Huge Brazil-Africa Cable Planned

April 18th, 2011 by · 5 Comments

According to a report on African site TechCentral, there is a new transatlantic cable in the works.  But this time it’s in the South Atlantic, connecting Fortaleza Brazil with Angola and South Africa, destinations that one doesn’t normally think about undersea cable hooking up.  The project is being led by eFive Telecoms and will supposedly be built by a joint venture between Alcatel-Lucent (NYSE:ALU, news, filings) and the Chinese government.

Plans for the “South Atlantic Express” cable call for a huge 12.8Tbps maximum capacity, powered by 40Gbps waves over four fiber pairs.  Two pairs will land in South Africa, and two will land in Angola  The new cable will also provide the shortest route between South Africa and the US, for which the backers have signed a memorandum with GlobeNet.  Access to the east coast of Africa and on to southern Asia will be provided via SEACOM.

The planning is at an advanced stage although not yet complete, but the target date for commercial use would be June 2013.  Datawave out of the UK is supposed to present its findings on the business case later this month.  The governments of Brazil, South Africa, India, Russia, and China have all given their backing.  The non-US centric point of view plus that interesting list of backers will surely get some attention in Washington DC – though I’m not sure what will come of it.

Politics aside, the thought of bandwidth demand for 12.8Tbps of data between Brazil and southern Africa is staggering all by itself.  Somebody’s thinking ahead – way, way ahead.  Unless it’s all a bluff – but they named a whole lot of participating parties, so it seems likely they’re serious.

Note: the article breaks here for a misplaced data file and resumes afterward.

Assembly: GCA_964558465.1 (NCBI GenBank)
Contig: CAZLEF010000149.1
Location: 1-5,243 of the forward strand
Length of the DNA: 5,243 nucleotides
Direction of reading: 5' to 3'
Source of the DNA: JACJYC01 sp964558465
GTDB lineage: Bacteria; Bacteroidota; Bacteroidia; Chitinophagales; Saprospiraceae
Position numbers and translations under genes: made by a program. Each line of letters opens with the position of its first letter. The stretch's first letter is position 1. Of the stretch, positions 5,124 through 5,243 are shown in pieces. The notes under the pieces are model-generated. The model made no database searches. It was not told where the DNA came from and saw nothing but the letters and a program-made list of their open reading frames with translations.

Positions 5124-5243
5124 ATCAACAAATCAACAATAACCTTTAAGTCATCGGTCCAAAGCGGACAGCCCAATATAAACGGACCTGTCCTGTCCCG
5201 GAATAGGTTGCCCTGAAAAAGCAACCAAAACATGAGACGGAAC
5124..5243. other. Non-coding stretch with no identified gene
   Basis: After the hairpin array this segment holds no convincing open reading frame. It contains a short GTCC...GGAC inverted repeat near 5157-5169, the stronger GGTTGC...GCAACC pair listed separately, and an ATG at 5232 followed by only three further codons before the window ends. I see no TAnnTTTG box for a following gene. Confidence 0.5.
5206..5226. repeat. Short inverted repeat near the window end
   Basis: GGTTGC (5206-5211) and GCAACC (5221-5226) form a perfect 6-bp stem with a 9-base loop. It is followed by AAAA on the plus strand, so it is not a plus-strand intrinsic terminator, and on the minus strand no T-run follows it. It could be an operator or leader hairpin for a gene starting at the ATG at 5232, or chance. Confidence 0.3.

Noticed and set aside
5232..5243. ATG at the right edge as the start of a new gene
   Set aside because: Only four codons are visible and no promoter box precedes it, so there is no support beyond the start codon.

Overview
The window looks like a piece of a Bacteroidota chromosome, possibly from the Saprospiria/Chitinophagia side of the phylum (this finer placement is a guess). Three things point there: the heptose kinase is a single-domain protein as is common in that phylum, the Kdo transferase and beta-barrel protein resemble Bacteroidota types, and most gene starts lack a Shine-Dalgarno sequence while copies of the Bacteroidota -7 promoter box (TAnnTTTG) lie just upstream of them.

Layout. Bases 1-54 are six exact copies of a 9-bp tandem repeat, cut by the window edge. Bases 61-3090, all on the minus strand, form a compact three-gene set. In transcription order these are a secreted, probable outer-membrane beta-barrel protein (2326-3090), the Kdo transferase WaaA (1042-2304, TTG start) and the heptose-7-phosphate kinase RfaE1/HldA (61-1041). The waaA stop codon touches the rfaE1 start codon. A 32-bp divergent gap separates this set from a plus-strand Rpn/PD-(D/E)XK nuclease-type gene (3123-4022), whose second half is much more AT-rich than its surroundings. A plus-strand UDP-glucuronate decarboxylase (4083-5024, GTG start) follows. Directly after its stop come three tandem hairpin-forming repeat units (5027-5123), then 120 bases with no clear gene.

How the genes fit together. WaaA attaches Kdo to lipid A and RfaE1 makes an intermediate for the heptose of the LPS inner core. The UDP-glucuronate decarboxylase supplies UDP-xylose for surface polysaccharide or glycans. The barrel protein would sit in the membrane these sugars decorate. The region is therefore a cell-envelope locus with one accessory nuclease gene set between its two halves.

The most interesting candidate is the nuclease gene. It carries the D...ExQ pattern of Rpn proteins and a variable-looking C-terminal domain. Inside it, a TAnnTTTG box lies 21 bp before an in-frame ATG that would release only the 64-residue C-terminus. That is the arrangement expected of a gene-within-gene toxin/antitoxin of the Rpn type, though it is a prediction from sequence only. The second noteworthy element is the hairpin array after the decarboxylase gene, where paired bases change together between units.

If you haven't already, please take our Reader Survey! Just 3 questions to help us better understand who is reading Telecom Ramblings so we can serve you better!

Categories: Undersea cables

Join the Discussion!

5 Comments So Far

  • Jaime says:

    It will very interesting to see how good will perform a South Atlantic cable vs the usual North Atlantic cables.

  • Great news because this cable will reduce latency ( if the traffic goes trought US-EU and down
    By the way why they dont include this cable , extension for EUROPE in order to include R&D applications between Latam and Europe Universities and Centers R&D ? tks

  • mhammett says:

    Is this the one I pointed out to you or is that market really heating up?

  • Antonio says:

    Very interesting news and hopefully also this cable could capture some alternative traffics from ASIA and Europe by having brand new equipments in place it could be a very good alternative to the current Americas to EU and Americas to ASIA routing paths. I was told that the investment just in between Brazil and Africa would not justify the implementation, but thinking to add other traffic maybe the business case close.

  • Rob Powell says:

    My own take after some thought is that to understand the motivations we cannot ignore the involvement of the Chinese government as opposed to a commercial entity – even China Telecom or something. That suggests to me that the investment probably *isn’t* justified on economics alone, but that strategic needs for alternative routes they have greater influence over are the driving factor.

Leave a Comment

You may Log In to post a comment, or fill in the form to post anonymously.

  • Ramblings’ Jobs

    Post a Job - Just $99/30days
  • Event Calendar